#50GreatestMatches - #31 West Ham United 4-1 Liverpool

West Ham United celebrates its 125th anniversary on 29 June – and as part of our celebrations we're counting down to the date with the Club’s #50GreatestMatches brought to you by Monster Energy!

Since the Hammers were formed as Thames Ironworks FC in 1895, we have played in excess of 5,500 matches – reaching five FA Cup finals - and one women's FA Cup final, lifting European silverware and competing across the globe and enjoying thousands of memorable moments.

With your help and recommendations, we've whittled down that list of 5,500 matches to a top 50, featuring landmark goals, trophies held aloft, heroic individual performances and remarkable collective efforts.

We continue the #50GreatestMatches countdown with a League Cup tie for the ages...

Liverpool in the 1980s were a near-unstoppable force. 

With six league titles, an FA Cup, four League Cups and two European Cups collected in the previous nine years, they arrived at the Boleyn Ground for a League Cup fourth round tie on 30 November 1988 as clear favourites.

West Ham United would pay no heed to the Reds' mighty reputation, however, on a memorable night in east London. 

Having defeated Sunderland and Derby County to reach this stage of the competition, the Hammers were keen to use the cup as distraction from their league travails - heading into this match they sat second bottom of Division One.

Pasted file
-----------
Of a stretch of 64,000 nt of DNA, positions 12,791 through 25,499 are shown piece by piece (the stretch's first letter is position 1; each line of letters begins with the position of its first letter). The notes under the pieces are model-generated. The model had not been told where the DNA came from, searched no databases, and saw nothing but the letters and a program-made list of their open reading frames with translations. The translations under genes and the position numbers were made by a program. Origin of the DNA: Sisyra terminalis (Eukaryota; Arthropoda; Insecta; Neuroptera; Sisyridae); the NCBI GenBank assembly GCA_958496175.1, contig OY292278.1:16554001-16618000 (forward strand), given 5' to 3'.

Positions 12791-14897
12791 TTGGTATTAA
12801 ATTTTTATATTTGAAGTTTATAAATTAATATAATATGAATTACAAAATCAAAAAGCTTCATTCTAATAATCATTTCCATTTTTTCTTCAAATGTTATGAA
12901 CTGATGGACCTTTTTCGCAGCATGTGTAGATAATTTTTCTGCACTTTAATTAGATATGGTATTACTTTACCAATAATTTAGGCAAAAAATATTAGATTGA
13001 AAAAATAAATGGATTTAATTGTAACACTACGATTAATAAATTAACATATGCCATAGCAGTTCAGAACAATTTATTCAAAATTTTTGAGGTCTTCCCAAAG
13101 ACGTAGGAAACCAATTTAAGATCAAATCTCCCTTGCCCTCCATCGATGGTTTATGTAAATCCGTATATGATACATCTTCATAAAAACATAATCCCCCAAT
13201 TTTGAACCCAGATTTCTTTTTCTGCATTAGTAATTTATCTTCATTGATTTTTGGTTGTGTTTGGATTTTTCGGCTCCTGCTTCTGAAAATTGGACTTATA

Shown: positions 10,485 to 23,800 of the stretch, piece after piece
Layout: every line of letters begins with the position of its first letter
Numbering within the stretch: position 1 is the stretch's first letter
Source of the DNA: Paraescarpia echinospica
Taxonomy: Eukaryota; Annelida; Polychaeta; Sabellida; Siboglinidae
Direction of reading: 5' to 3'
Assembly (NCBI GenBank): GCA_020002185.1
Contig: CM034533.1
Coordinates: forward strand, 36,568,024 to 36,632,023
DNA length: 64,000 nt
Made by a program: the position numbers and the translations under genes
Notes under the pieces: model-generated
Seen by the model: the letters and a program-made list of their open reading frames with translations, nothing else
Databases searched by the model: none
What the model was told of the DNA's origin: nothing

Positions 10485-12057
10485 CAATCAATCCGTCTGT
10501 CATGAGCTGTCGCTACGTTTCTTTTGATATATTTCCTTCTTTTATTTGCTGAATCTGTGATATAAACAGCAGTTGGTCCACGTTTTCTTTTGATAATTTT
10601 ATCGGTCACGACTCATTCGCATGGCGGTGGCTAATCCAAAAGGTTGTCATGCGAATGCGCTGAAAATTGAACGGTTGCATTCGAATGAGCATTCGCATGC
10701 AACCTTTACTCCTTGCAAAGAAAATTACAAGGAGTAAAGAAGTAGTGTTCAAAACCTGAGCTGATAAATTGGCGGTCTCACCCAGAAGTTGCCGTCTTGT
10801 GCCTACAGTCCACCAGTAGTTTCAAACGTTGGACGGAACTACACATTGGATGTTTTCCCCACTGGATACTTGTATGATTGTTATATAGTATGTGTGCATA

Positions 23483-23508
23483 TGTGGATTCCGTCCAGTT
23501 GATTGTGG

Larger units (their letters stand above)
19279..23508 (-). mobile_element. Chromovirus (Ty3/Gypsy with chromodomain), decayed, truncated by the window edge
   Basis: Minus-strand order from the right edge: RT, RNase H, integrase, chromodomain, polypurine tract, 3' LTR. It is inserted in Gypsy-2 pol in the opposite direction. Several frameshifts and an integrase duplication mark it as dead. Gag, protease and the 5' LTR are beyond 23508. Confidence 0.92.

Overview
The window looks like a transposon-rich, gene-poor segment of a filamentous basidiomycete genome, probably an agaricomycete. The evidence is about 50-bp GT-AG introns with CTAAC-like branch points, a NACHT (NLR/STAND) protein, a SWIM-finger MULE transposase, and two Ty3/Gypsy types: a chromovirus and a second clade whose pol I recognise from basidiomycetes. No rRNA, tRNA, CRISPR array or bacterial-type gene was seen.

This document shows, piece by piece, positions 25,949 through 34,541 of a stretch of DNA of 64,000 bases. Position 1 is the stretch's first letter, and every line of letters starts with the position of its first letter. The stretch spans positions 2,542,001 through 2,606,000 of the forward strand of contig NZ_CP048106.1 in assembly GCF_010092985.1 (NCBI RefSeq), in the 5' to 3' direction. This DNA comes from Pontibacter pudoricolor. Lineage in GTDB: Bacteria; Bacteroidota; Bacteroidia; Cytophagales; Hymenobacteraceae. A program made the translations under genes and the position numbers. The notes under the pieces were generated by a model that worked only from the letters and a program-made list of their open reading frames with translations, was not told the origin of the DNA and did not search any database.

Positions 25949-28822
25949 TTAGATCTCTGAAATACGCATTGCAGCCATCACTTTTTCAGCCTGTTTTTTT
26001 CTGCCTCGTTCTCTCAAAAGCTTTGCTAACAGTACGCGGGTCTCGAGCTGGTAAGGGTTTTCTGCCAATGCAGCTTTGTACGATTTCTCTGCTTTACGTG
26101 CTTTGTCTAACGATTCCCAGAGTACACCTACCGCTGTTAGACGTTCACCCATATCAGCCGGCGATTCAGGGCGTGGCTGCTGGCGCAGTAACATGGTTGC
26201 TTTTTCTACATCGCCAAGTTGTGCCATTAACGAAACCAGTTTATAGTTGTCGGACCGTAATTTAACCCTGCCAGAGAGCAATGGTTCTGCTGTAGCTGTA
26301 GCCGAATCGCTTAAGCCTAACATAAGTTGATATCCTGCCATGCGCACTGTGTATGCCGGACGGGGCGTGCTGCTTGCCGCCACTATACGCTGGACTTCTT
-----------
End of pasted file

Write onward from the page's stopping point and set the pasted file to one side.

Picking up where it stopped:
The Reds, meanwhile, were flying high in fourth - but to the majority of the 26,971 inside the Boleyn Ground, the opening to the game would have few able to pick out the strugglers.

Amid an electric atmosphere, Paul Ince netted twice inside the opening 25 minutes - the first a brilliant volley, the second a powerful header - to send that noise even higher.

Liverpool's team was crammed full of stars of the time, with the likes of Peter Beardsley, John Aldridge and one-time Hammer Ray Houghton all selected.

And when Aldridge pulled one back from the spot with 34 minutes played, the Hammers could have been forgiven for retreating.

Not a bit of it.

Out they came for the second period and an own goal from Steve Staunton, heading a left-wing cross from David Kelly beyond Mike Hooper, restored the Hammers' two-goal lead.

West Ham were not done yet. Tony Gale curled a free-kick into the net to seal Liverpool's biggest domestic cup defeat since 1939.

The Hammers would go on to defeat Aston Villa in the quarter-finals, and although Luton Town would end the run at the next stage, this victory over Liverpool would live long in the memory for all Irons present.

We reach #30 on Sunday - a fantastic Play-Off night under the lights at the Boleyn Ground.